, A*nt is the vector length after encoding-decoding of sensor An at time t

    , n is the index of sensors from 1 to 20

    , t1 is the beginning time and t2 is the end time

     In addition to the metric, the following criterions can also be assessed to select the winner:

    • Data retention, that is among two approaches with similar level of dimension reduction, the one with higher data retention is better.
    • Generalizability of the approach, can it be used for other type of sensors.
    • Size of the model (if used), smaller the better.
    • Speed 

     

    Challenge 2:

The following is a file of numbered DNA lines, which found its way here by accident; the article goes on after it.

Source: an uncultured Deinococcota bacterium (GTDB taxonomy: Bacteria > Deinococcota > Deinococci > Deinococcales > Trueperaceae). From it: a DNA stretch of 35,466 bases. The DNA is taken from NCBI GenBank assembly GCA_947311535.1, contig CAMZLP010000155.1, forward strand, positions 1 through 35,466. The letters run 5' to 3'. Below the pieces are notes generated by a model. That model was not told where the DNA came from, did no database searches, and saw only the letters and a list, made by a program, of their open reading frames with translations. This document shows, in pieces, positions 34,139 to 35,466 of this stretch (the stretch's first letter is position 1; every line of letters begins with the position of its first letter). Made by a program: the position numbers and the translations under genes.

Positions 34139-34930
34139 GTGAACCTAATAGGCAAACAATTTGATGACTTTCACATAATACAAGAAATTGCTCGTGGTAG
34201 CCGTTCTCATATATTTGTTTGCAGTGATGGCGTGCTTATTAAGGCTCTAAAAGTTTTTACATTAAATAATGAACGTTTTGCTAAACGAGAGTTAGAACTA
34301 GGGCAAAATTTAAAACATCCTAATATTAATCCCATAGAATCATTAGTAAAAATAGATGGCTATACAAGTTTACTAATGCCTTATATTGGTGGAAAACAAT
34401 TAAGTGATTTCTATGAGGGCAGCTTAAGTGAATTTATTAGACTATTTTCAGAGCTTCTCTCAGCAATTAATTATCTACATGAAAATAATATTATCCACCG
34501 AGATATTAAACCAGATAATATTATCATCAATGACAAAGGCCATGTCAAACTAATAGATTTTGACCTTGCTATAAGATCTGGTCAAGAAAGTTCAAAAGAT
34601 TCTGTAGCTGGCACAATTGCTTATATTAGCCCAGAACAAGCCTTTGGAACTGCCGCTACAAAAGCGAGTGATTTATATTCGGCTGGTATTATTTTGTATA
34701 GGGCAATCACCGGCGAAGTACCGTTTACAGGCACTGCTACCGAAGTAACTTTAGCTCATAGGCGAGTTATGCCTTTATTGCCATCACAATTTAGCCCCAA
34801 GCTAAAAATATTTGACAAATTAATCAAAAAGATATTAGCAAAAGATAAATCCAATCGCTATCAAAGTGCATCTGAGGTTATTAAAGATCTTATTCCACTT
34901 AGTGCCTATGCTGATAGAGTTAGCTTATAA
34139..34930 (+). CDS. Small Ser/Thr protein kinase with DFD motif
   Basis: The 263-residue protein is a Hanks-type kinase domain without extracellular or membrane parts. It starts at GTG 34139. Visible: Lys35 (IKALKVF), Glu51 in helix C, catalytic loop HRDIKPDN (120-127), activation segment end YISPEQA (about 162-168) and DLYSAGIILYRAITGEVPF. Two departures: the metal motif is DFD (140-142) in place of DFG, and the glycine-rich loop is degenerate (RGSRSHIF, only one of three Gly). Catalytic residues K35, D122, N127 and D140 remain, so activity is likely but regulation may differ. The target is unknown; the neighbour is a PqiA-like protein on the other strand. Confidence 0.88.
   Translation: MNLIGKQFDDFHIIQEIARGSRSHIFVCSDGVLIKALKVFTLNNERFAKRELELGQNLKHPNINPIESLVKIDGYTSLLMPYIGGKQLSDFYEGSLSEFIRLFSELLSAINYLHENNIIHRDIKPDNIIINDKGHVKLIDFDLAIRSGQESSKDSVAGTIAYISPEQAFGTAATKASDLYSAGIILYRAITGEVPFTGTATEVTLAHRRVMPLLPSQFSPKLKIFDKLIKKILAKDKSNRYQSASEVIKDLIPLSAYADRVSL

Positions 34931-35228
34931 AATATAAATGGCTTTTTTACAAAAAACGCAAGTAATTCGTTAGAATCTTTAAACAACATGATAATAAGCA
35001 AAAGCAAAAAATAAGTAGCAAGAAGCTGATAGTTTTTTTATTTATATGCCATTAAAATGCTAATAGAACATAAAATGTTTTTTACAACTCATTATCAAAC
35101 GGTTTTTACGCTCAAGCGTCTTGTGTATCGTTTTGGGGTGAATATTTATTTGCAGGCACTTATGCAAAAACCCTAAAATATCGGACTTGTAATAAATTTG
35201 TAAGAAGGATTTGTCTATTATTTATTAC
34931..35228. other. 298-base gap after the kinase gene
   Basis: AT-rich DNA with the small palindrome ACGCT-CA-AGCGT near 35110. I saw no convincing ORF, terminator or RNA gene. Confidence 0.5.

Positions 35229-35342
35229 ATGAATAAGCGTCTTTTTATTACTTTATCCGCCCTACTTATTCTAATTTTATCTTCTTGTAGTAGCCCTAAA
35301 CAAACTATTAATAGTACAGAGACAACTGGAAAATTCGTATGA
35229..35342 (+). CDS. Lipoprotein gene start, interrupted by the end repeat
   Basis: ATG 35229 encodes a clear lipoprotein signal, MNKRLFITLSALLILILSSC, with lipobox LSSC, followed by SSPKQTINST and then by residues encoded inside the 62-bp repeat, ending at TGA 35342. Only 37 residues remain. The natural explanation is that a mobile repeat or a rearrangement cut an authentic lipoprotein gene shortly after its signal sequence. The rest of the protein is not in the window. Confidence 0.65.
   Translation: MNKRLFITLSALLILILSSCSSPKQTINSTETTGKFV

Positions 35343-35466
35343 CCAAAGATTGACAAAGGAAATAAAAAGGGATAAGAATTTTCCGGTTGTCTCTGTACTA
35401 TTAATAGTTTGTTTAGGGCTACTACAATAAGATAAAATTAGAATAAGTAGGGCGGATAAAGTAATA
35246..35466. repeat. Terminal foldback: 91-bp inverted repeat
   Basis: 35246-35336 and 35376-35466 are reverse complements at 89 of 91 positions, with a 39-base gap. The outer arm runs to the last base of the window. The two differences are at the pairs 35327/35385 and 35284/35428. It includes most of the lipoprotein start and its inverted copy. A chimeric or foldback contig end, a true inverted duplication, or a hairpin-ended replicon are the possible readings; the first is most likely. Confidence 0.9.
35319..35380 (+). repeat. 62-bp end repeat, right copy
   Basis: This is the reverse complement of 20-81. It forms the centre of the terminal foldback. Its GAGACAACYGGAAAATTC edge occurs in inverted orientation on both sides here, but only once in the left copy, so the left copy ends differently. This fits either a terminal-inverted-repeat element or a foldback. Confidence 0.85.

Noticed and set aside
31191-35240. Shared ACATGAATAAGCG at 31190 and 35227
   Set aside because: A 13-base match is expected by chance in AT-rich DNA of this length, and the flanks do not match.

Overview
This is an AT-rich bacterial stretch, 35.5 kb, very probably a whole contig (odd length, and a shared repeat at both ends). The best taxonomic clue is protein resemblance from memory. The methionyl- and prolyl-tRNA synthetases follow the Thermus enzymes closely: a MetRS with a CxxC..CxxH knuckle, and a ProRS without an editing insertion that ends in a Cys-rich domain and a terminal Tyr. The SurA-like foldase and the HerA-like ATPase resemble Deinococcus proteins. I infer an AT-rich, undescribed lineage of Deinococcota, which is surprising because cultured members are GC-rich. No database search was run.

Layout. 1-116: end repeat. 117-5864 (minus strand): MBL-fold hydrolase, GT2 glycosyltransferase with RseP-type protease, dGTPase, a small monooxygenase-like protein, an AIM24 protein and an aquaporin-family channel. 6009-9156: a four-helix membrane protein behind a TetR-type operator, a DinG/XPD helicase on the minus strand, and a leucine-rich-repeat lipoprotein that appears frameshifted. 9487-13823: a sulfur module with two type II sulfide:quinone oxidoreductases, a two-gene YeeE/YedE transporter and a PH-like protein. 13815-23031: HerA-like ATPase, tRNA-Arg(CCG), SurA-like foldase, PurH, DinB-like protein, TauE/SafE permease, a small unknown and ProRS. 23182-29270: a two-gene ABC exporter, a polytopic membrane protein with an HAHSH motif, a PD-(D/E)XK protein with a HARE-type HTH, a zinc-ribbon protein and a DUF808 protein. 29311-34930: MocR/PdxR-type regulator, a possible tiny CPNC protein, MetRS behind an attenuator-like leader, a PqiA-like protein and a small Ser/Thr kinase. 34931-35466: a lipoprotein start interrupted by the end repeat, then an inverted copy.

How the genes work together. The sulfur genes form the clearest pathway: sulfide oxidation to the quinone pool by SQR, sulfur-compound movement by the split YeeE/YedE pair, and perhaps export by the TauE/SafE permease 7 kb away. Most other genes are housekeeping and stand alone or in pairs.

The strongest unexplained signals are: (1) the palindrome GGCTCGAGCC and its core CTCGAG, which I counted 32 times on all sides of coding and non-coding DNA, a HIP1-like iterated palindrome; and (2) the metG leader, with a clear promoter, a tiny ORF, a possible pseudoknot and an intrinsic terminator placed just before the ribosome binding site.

Metric 1: RMSE across each of the sensors. RMSE will not be independently calculated across dimensions, but the RMSE between the original vector length and predicted vector length will be used. That is RMSE will be calculated between vector length An and An*. Before we do this calculation, the bias removal strategy specified above will be applied to both An and An*.These metrics will be computed on the validation dataset, the candidate with the lower total RMSE wins.

    In addition to the metric, the following criterions can also be assessed to select the winner:

    • Generalizability
    • Size of the model
    • Speed

    Data & resources:

    Temperature Data

    Training data set 1

    Training data set 2

    Training data set 3

    Training data set 4

    Note: We have reserved an additional test data set in the same format as training data. Your data model & pipeline should be robust for validation testing.

    Overview Session Recording

    Click here to view the PPT for understanding this problem statement